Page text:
The downside? That sample was very limited, just 28 plate appearances over 14 games. The sum total of Guthrie’s postseason contribution was one pinch running/defensive replacement appearance in an NLDS game that could’ve been decided by mercy rule. Guthrie neither batted nor touched the ball in the outfield, which should give an indication of where he stands in the Phillies’ pecking order. And he’s a 160-pound rookie outfielder who will turn 27 before Christmas. That’s not exactly the kind of prospect profile that turns heads. Guthrie will probably get a chance to impress in spring training, but shouldn’t count on regular playing time.

The DH-iest option to replace Harper is Darick Hall, a 6-foot-4 former two-way college player who hit 28 home runs in Triple-A last year and nine more in the majors. In 142 plate appearances with the Phillies, Hall slugged .522 and had a 120 wRC+. But he also walked just 3.5% of the time and posted an OBP of .282, which makes him more useful as a “hey maybe he’ll run into one here” pinch hitting option than as an everyday starter at a position on the low end of the defensive spectrum.

At the risk of sounding like the mentor in a martial arts movie, perhaps the Phillies’ destiny lies somewhere unexpected. For instance: Alec Bohm, whose defense at third base has long been… let’s say “creative,” could either move to DH directly, or move over to first base and push Hoskins to DH. For that matter, Bohm’s long limbs might be better suited to the outfield anyway. Whatever the outcome, moving Bohm shifts the Phillies’ vacancy from right field to third.

Edmundo Sosa was already filling in for Bohm as a late-and-close defensive replacement, and his right-handed bat makes him a natural platoon partner for the left-handed Nick Maton, who hit .250/.341/.514 while playing six different defensive positions (including 1 1/3 innings at pitcher) last year. The Phillies would take an offensive hit by playing two middle infield-type bats at third, but the defensive upgrade over Bohm would be substantial.

As always, though, there is a catch with both players. Sosa came to the Phillies from the Cardinals, which makes sense as he’s a scrappy utility infield type, and St. Louis is the Mecca of scrappy utility infield types. But even the Cardinals couldn’t make full-time use of Sosa’s bat. At first glance, there’s a platoon hitter there; Sosa had a 101 wRC+ against lefties in 2022, and he saw plenty of action as Bryson Stott’s platoon partner in the playoffs. But Sosa couldn’t eke out even a 3% walk rate or an OBP higher than .276 against pitchers who throw with either hand. Like Hall, Sosa is a useful bench player who makes too many outs to start.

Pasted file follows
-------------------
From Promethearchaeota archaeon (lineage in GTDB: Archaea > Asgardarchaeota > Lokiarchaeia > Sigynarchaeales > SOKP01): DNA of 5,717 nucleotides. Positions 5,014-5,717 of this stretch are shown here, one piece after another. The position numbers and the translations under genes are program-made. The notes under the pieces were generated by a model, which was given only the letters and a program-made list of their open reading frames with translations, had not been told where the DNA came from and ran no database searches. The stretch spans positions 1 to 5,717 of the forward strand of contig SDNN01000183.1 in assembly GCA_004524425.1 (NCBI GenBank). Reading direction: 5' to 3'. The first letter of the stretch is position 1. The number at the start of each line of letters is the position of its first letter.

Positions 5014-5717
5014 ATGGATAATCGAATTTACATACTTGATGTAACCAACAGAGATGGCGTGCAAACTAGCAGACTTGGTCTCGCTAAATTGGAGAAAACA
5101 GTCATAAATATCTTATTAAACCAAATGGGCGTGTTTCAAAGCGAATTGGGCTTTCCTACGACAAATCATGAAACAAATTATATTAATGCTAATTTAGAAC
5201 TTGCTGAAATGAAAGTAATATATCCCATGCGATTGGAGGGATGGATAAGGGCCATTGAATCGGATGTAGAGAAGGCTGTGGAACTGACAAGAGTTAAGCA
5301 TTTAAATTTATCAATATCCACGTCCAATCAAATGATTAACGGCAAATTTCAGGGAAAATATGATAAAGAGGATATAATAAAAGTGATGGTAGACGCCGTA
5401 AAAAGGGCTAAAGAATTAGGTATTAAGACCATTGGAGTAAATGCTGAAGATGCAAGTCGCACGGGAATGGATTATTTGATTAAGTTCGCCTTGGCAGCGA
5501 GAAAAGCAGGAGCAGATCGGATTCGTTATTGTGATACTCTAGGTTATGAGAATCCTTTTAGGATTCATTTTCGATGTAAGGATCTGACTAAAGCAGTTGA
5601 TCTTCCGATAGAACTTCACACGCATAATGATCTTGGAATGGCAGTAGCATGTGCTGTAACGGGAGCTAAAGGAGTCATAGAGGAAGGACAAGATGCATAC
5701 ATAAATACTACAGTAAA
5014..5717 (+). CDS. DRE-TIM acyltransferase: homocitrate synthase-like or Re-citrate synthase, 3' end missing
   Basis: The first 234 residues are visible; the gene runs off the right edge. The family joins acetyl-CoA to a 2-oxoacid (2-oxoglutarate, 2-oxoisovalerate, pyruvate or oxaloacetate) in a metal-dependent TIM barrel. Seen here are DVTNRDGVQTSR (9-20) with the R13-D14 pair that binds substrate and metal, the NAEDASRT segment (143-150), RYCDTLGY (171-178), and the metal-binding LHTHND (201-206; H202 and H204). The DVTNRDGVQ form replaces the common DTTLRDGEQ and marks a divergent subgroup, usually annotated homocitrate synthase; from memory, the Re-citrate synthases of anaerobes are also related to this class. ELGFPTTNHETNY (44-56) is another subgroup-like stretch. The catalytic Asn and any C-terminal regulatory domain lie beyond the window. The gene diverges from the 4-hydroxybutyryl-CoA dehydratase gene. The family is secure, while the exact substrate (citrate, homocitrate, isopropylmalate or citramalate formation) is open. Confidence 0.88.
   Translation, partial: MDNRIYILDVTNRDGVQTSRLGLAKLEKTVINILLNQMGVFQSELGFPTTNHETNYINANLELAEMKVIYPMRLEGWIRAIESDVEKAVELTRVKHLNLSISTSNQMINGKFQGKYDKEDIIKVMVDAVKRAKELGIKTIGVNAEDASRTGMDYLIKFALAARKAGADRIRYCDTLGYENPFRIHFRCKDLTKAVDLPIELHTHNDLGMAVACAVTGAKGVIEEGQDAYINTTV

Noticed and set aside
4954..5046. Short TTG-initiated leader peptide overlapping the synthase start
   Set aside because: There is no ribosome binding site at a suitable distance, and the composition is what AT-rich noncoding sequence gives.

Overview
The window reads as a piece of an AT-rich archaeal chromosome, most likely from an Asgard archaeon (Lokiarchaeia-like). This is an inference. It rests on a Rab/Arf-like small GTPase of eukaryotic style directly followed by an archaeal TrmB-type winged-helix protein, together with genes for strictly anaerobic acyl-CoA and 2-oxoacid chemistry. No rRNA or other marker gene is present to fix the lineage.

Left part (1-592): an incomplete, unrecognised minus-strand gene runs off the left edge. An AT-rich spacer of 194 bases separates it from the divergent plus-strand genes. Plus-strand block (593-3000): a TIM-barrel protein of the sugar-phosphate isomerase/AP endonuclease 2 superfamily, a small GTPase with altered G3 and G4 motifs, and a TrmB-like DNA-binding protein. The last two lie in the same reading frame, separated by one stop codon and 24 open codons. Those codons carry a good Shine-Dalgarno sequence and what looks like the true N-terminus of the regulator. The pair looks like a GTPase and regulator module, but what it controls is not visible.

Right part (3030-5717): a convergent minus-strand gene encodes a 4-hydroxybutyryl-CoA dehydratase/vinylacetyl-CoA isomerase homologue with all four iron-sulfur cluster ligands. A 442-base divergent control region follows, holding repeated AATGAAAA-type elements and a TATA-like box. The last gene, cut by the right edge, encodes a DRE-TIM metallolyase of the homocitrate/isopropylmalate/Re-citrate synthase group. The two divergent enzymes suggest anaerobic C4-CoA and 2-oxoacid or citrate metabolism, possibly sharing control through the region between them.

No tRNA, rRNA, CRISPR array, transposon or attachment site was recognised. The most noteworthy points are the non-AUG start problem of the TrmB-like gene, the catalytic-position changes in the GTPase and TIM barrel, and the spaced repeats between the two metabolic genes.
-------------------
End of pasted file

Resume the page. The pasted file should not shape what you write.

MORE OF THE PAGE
Maton is a far superior hitter, but might not remain so once the scouting report on him gets around. Last year, Maton had a .558 wOBA on fastballs, a .185 on breaking pitches, and a .217 on off-speed pitches. Guys who can play up the middle and hit fastballs that hard are always rosterable, but that’s not an ideal offensive profile for a third baseman or corner outfielder on a team with World Series aspirations.

None of the available internal replacements for Harper look likely to hold up to extended exposure to major league pitching. But consider this: Out of these six players — Vierling, Muzziotti, Sosa, Hall, Guthrie, and Maton — all except Sosa are pre-arbitration and have at least one option year left. If the Phillies, say, sunk eight figures into Cody Bellinger, that would create a ton of pressure for him to work out. Not so for this group of players. If one of them eats his spinach and turns into a legitimate starter this winter, so much the better. If not, the Phillies can cycle through their options until they find someone who works.

And they have options beyond their homegrown players, particularly because of what they can’t offer free agents: A full-time starting job. Anyone who signs on to replace Harper would be fighting for a place in the lineup for half the year, and would need to be comfortable with a part-time role afterward. And players like that, who can do a job for three months, can be had. In free agency, on the waiver wire, among spring training invites, through post-roster-crunch trades, even via the Rule 5 draft. Nobody can replace Harper in the lineup. So the Phillies should give a shot to as many players as they can.

Michael is a writer at FanGraphs. Previously, he was a staff writer at The Ringer and D1Baseball, and his work has appeared at Grantland, Baseball Prospectus, The Atlantic,, and various ill-remembered Phillies blogs. Follow him on Twitter, if you must, @MichaelBaumann.

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Mike NMN
2 months ago

Smart piece. Every year we see some elite and expensive player suffer a major injury. You really don’t want a second expensive signing to replace him, especially when the injured star will be back at some point. So, a little creativity is needed. Maybe Brett Gardner (kidding!!!!)